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'Month-of' flaw projects come under fire

This week in Security Blog Log: The Month of Apple Bugs has some wondering if the real motive for such disclosure projects is better security or better press coverage.

Ask the researchers behind the Month of Browser Bugs, Kernel Bugs and Apple Bugs what their motives are and they'll tell you it's to hold vendors' feet to the fire and get them to take security more seriously.
Security Blog Log

"Software vendors are notorious for taking months or years to produce a security patch," said Metasploit Framework creator H.D. Moore, whose Month of Browser Bugs in July exposed 31 browser holes, most affecting Microsoft's Internet Explorer. "The 'Month-of' projects put pressure on the vendor to address an issue in a reasonable amount of time. In my experience, nothing produces a patch faster than a published exploit."

LMH, the researcher behind the Month of Kernel and Month of Apple bugs, said, "It's better to have someone disclosing your security flaws than having them known by the bad guys, only. This pushes the vendor to change its procedures and policies for vulnerability handling and disclosure. And that's where users benefit."

But with the Month of Apple Bugs now underway, some security bloggers are criticizing the disclosure projects as something designed more for press attention than better security.

That's not to say the critics don't find some value in what the researchers are doing.

The Security Curve blog, for example, takes on the issue of press attention while still finding value in exposing Apple's security holes.

About Security Blog Log:
Senior News Writer Bill Brenner peruses security blogs each day to see what's got the information security community buzzing. In this column he lists the weekly highlights. If you'd like to comment on the column or bring new security blogs to his attention, contact him at

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"The only reason there could possibly be for doing a 'month of xxx bugs' is to get attention ... in other words, [from] the press," Security Curve said. "The press loves this stuff, they are sure to cover it, and you can use any ol' bug you find to fuel it. In terms of 'bang for the buck' to get media attention, there's absolutely nothing better you can do."

On the other hand, the blog said, Apple's marketing does a disservice to Mac users by portraying its products as bug-free, and someone needs to expose the truth.

"One could argue that some of their marketing could lead users to believe things about the Mac that aren't entirely true," Security Curve said. "For example, one could interpret the Apple marketing to claim increased resistance to security vulnerabilities. If that were the case, it would put users in a dangerous position -- they might be less inclined to apply updates or they might be less inclined to monitor their systems for intrusion."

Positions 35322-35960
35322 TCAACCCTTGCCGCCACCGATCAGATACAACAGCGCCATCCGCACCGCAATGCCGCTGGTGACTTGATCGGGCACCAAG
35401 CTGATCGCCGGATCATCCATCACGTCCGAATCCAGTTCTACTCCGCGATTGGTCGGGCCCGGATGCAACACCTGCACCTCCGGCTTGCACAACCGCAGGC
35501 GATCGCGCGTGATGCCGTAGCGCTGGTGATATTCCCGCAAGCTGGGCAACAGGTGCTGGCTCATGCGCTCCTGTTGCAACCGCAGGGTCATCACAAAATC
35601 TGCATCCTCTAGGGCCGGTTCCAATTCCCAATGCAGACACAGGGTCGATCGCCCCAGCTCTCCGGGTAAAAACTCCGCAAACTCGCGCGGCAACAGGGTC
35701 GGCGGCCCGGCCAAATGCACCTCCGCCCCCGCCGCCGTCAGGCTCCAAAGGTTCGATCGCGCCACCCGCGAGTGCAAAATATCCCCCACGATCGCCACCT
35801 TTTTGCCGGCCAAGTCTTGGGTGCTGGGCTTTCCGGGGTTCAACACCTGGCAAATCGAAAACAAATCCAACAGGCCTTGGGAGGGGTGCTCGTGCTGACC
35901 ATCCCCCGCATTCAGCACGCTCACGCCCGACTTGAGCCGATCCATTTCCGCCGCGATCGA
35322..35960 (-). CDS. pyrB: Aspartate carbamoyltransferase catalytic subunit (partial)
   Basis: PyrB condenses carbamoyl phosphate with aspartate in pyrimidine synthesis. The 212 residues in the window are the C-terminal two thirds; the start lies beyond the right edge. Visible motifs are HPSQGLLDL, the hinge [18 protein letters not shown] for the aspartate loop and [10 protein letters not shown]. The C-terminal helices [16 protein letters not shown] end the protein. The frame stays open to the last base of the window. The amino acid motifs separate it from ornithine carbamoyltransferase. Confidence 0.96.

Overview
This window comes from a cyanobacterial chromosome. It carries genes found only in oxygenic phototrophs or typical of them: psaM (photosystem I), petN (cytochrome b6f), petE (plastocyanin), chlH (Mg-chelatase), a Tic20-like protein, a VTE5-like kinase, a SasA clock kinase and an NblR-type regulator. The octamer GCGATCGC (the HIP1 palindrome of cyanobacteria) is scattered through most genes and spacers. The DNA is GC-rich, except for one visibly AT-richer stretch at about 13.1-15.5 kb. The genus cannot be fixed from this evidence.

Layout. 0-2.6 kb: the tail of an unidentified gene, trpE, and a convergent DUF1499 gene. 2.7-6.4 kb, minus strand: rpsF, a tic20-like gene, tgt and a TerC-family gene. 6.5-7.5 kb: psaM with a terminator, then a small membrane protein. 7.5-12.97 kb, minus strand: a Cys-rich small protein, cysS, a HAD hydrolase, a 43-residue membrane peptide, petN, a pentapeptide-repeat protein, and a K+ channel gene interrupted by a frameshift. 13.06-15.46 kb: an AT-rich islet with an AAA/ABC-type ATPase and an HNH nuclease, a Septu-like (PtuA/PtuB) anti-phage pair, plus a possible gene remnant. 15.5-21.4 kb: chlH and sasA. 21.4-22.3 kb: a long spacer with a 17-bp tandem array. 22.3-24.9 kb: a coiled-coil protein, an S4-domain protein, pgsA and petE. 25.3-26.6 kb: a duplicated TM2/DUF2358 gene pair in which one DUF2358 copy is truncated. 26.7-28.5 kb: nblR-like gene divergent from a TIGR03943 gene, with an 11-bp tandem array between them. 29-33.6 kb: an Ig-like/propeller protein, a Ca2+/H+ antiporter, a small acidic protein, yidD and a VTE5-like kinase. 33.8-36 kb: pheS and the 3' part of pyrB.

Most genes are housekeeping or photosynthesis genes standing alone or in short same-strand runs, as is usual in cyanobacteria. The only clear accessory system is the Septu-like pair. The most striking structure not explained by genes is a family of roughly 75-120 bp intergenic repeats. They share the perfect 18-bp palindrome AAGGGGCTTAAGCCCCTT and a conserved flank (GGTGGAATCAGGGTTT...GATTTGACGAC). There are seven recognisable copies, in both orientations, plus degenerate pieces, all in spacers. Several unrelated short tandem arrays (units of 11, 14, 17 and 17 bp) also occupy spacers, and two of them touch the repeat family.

The blog concluded that it's better to know that there are Mac bugs out their so users can take action and be vigilant as opposed to not knowing about them and getting burned.

Thomas Ptacek of New York-based Matasano Security LLC wrote in the organization's blog that there are arguments to be made in favor of publishing exploits. But he's not sure the case can be made for releasing a flaw a day. He said it's hard to criticize H.D. Moore's press statements that there's "a ton of denial and hubris about whether Apple products are more secure than any other vendor." But, Ptacek said, "'Denial and hubris' about Apple security is not a problem that we need H.D. Moore to correct."

He also doubts the advisory-a-day approach will do much to make vendors more security conscious.

"It takes Apple longer to release patches for findings than many other vendors," he said. "Now, explain to me how a month of 'get-root-from-localhost-nobody' scare advisories is going to solve that problem?"

Rich Mogull, research vice president with Stamford, Conn.-based Gartner Inc., wrote in the Securosis blog that February should be declared a "Month of No Bugs."

"While I have tremendous respect for security researchers, I think this 'Month-of' stuff is getting out of hand," he said, noting that H.D. (Moore) started with hacks that disclosed a flaw without a direct path to remote code execution while a number of the flaws released by LMH appear to come with working exploits. "I've had positive discussions with him in the past and think his heart's in the right place, but this isn't the way to make things better."

As "messed up" as the industry's disclosure approaches may be, he said, dumping code isn't the answer. "While there is sometimes a time and place for releasing code, this clearly isn't it," he added.

He said the "Month-of" projects are becoming the cyber equivalent of a vigilante smashing everyone's doors down while they're away on vacation, leaving them as burglar-bait, to prove to them how weak their lock vendor is.

"I've called some big vendors to the carpet more than once" over their security practices, he said. "But spending a month dumping exploit code is only going to make us end users less secure, and make it even harder to deal with those vendors."

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